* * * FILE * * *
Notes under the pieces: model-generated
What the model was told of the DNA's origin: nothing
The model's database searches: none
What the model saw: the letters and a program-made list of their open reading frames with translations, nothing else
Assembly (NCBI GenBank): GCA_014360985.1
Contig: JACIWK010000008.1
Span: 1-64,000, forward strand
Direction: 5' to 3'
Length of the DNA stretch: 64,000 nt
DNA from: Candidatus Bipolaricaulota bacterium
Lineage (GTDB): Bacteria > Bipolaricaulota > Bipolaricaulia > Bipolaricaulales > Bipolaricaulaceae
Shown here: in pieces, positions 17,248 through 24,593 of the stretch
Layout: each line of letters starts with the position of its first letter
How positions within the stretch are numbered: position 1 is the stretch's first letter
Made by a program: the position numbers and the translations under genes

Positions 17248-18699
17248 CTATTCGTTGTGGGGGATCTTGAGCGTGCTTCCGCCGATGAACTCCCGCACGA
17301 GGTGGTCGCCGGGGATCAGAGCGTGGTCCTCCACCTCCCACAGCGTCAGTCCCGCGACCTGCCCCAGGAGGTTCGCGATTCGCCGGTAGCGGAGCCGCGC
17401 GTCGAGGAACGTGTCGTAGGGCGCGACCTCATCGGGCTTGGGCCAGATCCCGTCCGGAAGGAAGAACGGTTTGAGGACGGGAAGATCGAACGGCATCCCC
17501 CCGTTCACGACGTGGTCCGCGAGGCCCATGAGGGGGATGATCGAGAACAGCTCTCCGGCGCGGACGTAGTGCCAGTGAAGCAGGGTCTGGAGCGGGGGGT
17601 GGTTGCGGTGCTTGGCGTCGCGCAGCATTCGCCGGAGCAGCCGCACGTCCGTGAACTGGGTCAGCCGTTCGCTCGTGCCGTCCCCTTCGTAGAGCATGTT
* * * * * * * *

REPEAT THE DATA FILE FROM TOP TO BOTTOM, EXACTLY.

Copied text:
Notes under the pieces: model-generated
What the model was told of the DNA's origin: nothing
The model's database searches: none
What the model saw: the letters and a program-made list of their open reading frames with translations, nothing else
Assembly (NCBI GenBank): GCA_014360985.1
Contig: JACIWK010000008.1
Span: 1-64,000, forward strand
Direction: 5' to 3'
Length of the DNA stretch: 64,000 nt
DNA from: Candidatus Bipolaricaulota bacterium
Lineage (GTDB): Bacteria > Bipolaricaulota > Bipolaricaulia > Bipolaricaulales > Bipolaricaulaceae
Shown here: in pieces, positions 17,248 through 24,593 of the stretch
Layout: each line of letters starts with the position of its first letter
How positions within the stretch are numbered: position 1 is the stretch's first letter
Made by a program: the position numbers and the translations under genes

Positions 17248-18699
17248 CTATTCGTTGTGGGGGATCTTGAGCGTGCTTCCGCCGATGAACTCCCGCACGA
17301 GGTGGTCGCCGGGGATCAGAGCGTGGTCCTCCACCTCCCACAGCGTCAGTCCCGCGACCTGCCCCAGGAGGTTCGCGATTCGCCGGTAGCGGAGCCGCGC
17401 GTCGAGGAACGTGTCGTAGGGCGCGACCTCATCGGGCTTGGGCCAGATCCCGTCCGGAAGGAAGAACGGTTTGAGGACGGGAAGATCGAACGGCATCCCC
17501 CCGTTCACGACGTGGTCCGCGAGGCCCATGAGGGGGATGATCGAGAACAGCTCTCCGGCGCGGACGTAGTGCCAGTGAAGCAGGGTCTGGAGCGGGGGGT
17601 GGTTGCGGTGCTTGGCGTCGCGCAGCATTCGCCGGAGCAGCCGCACGTCCGTGAACTGGGTCAGCCGTTCGCTCGTGCCGTCCCCTTCGTAGAGCATGTT